George H. Morgan
|George Horace Morgan|
George Horace Morgan
January 1, 1855|
|Died||February 14, 1948
|Place of burial||Arlington National Cemetery|
|Allegiance||United States of America|
|Service/branch||United States Army|
|Years of service||1880–1919|
|Unit||3rd Cavalry Regiment|
|Commands held||15th Cavalry Regiment
8th Cavalry Regiment
17th Cavalry Regiment
*Battle of Big Dry Wash
World War I
|Awards||Medal of Honor
Silver Star (2)
George Horace Morgan (January 1, 1855 – February 14, 1948) was an American cavalry officer and Medal of Honor recipient. He was the son of a Civil War general, George N. Morgan, and graduated from West Point, the U.S. Military Academy, in 1880.
Morgan served in all the United States' wars from the Indian Wars to World War I. He was wounded by an Apache in the Battle of Big Dry Wash in the Arizona Territory in 1882, for which he received the Medal of Honor. The bullet remained near his heart for over 60 years until it shifted in 1948 and caused his death. He is the namesake of Camp Morgan in Bosnia. Three other men, First Lieutenant Frank West, Second Lieutenant Thomas Cruse and First Sergeant Charles Taylor were also awarded Medals of Honor in this action. West and Cruse are also Academy graduates.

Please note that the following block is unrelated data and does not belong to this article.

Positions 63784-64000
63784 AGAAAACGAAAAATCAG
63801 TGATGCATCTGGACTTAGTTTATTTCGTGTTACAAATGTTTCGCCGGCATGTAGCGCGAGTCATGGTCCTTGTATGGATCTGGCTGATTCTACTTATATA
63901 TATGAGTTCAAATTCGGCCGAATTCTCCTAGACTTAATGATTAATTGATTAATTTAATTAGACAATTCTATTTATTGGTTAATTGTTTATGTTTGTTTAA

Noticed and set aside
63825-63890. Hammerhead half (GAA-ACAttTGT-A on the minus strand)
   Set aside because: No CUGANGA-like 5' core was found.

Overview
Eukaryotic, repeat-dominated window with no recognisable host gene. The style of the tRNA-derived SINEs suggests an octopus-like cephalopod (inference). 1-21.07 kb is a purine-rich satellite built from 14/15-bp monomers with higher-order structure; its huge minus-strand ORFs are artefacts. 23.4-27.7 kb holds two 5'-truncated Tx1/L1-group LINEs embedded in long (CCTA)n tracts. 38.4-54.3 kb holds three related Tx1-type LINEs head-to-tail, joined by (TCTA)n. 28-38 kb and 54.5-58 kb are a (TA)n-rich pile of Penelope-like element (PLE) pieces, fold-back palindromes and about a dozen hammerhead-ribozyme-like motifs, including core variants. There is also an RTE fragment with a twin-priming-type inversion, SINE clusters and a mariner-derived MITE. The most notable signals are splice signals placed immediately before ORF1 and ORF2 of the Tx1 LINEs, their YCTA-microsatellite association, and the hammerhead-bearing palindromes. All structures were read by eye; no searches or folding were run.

Death and burial
Medal of Honor citation
Rank and organization: Second Lieutenant, 3d U.S. Cavalry. Place and date: At Big Dry Wash, Ariz., July 17, 1882. Entered service at: Minneapolis, Minn. Birth: Canada. Date of issue: July 15, 1892.
Gallantly held his ground at a critical moment and fired upon the advancing enemy (hostile Indians) until he was disabled by a shot.
- This article incorporates public domain material from websites or documents of the United States Army Center of Military History.
|This biographical article related to World War I United States Army is a stub. You can help Wikipedia by expanding it.|